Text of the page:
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How it works: Helps insulin work better in muscle and fat. It lowers the amount of sugar the liver releases and makes fat cells more sensitive to insulin’s effects. It may take a few weeks for these drugs to lower blood sugar. Your doctor should talk with you about heart risks with this type of drug, which he may call “thiazolidinediones.” Side effects from this type of drug are rare but may include:

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Choose a plan that you are likely to follow long-term that fits your diabetes goals and personal needs. Think about your likes and dislikes and how a change to your eating will affect your day to day life with family and friends as well as your personal weight loss goals. Budget also plays a part in choosing the right healthy eating plan that will meet your needs. 
Many people, and even many doctors, have not heard of antibody tests, which can aid in the diagnosis of type 1 diabetes. The blood tests measure your body’s specific antibodies related to autoimmune activity that attacks insulin-producing beta cells in the pancreas, says Lori Laffel, MD, chief of the section on Pediatric, Adolescent, and Young Adult Diabetes at Joslin Diabetes Center and professor of pediatrics at Harvard Medical School.
Bean tostada: Bake 1 corn tortilla in 400-degree oven until crisp. Spread with ½ c cooked or canned pinto beans (rinsed) and 2 Tbsp shredded reduced-fat Mexican blend cheese. Return to oven for 5 to 10 minutes until cheese melts. Top with ¼ c salsa. Serve with a cabbage salad (1 c shredded cabbage and 1 chopped tomato with 2 Tbsp reduced-fat dressing).
In 2007, the American Diabetes Association published the results of a ‘One-Year Results of the Look AHEAD Trial’ to study the reduction in weight and cardiovascular disease risk factors in individuals with Type 2 Diabetes. It showed that losing even 5-7% of your body weight reduces the risk for developing T2D by as much as 58%. You can lose weight by following a diet especially created to help burn stored abdominal fat (like the LCHF or Low-Carb-High-Fat Diet coupled with Intermittent Fasting).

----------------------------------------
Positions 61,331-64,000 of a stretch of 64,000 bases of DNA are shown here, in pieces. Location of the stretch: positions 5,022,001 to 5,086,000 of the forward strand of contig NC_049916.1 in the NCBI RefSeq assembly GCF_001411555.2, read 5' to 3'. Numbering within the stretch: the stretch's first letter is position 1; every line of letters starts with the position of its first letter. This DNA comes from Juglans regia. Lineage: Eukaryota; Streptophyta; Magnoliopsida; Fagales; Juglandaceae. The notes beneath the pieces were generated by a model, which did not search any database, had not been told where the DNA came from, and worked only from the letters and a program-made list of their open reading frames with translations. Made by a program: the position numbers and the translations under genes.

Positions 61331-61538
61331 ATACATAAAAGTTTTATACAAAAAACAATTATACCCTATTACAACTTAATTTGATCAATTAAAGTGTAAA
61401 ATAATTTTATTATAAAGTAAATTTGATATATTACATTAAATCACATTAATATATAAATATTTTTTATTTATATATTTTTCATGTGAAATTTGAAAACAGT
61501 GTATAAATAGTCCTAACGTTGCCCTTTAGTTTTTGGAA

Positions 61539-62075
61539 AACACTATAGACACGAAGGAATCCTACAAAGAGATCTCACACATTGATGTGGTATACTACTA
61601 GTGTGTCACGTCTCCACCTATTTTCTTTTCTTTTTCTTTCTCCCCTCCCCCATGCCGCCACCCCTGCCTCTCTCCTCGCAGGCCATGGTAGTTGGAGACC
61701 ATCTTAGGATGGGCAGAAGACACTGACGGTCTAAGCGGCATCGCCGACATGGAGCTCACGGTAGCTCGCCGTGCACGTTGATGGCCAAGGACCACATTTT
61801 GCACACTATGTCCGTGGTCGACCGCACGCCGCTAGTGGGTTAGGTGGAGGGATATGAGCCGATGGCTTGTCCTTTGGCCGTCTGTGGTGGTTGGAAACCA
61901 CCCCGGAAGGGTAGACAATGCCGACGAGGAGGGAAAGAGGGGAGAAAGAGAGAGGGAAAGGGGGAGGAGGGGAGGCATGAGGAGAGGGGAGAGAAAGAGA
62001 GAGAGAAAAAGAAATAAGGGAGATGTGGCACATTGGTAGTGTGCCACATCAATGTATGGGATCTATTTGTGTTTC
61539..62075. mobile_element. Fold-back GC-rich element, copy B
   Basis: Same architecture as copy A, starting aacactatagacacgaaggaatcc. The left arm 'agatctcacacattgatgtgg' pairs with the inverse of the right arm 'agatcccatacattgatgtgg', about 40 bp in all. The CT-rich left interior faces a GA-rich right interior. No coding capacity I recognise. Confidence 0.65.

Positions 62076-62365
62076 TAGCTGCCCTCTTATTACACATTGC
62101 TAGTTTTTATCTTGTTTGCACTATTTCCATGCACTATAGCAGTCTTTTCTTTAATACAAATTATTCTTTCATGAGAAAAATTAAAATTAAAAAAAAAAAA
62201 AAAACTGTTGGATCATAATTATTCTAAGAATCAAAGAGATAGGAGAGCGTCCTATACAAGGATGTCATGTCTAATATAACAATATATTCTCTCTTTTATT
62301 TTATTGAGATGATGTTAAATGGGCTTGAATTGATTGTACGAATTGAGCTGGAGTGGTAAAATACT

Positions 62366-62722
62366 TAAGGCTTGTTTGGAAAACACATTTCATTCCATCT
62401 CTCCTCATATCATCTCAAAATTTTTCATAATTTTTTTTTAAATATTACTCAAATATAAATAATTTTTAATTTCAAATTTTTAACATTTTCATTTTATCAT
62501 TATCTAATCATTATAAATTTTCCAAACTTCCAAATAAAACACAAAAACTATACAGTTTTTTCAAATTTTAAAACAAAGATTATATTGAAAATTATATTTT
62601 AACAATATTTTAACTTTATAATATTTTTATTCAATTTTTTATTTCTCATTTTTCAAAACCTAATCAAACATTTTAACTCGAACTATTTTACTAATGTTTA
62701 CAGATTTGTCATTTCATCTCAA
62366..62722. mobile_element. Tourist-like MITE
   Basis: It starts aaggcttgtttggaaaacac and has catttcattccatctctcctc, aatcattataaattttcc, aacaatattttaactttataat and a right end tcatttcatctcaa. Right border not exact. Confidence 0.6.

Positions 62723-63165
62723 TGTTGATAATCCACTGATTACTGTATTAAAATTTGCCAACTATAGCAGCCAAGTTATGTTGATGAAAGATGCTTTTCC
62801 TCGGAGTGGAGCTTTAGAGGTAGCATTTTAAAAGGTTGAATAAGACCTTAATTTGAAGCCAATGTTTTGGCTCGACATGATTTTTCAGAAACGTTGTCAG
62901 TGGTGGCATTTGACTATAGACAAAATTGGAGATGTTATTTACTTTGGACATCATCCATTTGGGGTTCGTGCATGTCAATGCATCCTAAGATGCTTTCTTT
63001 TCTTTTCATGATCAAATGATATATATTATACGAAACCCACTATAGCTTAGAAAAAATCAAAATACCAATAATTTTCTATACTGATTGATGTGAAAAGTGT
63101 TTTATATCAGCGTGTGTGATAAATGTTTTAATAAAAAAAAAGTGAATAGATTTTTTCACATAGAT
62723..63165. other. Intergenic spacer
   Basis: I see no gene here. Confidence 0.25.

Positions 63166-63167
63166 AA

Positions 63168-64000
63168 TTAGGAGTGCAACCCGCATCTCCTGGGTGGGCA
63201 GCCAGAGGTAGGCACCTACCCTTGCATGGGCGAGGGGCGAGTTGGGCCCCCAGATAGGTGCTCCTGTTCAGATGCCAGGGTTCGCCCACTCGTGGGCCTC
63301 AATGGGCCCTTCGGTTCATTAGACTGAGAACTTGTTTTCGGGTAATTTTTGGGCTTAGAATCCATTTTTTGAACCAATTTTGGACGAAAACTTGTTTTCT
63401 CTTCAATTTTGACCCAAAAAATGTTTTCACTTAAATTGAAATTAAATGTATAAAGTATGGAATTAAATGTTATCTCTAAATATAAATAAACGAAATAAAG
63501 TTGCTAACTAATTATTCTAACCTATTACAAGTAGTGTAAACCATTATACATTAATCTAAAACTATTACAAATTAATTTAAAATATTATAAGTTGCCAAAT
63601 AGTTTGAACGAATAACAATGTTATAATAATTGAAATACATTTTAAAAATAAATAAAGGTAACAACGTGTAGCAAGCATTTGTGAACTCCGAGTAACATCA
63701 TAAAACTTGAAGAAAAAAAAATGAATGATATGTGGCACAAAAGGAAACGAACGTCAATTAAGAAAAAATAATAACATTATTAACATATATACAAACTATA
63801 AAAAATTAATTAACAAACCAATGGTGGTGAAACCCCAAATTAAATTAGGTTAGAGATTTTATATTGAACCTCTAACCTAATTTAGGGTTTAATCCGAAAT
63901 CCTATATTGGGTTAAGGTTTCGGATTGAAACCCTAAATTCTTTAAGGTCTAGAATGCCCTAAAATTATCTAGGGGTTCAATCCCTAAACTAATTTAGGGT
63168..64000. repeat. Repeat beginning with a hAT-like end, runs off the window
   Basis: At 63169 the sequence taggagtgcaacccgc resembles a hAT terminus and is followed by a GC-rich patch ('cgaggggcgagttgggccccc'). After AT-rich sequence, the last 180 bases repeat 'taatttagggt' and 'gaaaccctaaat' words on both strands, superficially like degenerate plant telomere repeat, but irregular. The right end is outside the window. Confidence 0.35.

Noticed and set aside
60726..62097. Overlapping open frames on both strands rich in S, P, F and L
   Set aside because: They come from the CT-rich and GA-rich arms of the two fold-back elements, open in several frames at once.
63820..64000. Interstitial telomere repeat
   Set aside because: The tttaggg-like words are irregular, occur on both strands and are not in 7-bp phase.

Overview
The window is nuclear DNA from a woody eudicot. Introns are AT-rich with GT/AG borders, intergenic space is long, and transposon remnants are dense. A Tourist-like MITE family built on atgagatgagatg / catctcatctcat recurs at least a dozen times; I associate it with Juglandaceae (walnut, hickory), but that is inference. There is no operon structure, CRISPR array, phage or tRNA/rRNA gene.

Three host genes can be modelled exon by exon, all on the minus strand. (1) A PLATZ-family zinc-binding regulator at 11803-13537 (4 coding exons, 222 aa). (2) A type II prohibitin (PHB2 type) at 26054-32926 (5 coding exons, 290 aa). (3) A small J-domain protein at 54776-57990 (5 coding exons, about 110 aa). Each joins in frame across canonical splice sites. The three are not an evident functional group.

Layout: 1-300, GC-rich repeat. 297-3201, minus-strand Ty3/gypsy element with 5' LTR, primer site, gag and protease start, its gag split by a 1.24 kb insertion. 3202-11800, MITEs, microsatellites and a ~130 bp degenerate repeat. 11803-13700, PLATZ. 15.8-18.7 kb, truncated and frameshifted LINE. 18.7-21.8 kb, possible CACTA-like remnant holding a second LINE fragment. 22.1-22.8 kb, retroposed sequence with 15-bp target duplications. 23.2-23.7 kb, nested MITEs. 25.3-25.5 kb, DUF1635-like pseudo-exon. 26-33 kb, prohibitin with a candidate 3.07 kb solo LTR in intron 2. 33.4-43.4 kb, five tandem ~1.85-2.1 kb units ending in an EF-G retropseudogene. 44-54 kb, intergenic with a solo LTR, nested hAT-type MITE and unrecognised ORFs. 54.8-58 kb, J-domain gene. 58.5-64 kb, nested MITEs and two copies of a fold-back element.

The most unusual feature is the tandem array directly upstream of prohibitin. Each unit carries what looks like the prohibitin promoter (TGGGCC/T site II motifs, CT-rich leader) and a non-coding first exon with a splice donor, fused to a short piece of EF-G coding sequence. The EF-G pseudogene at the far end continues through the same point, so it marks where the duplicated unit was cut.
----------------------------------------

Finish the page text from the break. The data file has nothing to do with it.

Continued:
Fat distribution. If you store fat mainly in the abdomen, you have a greater risk of type 2 diabetes than if you store fat elsewhere, such as in your hips and thighs. Your risk of type 2 diabetes rises if you're a man with a waist circumference above 40 inches (101.6 centimeters) or a woman with a waist that's greater than 35 inches (88.9 centimeters).
You may have already stopped adding sugar to your tea or coffee, but hidden sugars find their way into your diet through a plethora of other channels. Check food labels to stay away from hidden sugars. Give up on soda and sugary drinks as well. That Starbucks latte you love must go too! You want to avoid empty calories, trust us. Give your body the calories it needs through wholesome, healthy foods that provide real nutrition. Cutting back on trans fats is also important for reducing the risk of cardiovascular disease. That means you should stop buying packaged, processed, baked goods and focus on cooking fresh meals at home, from scratch.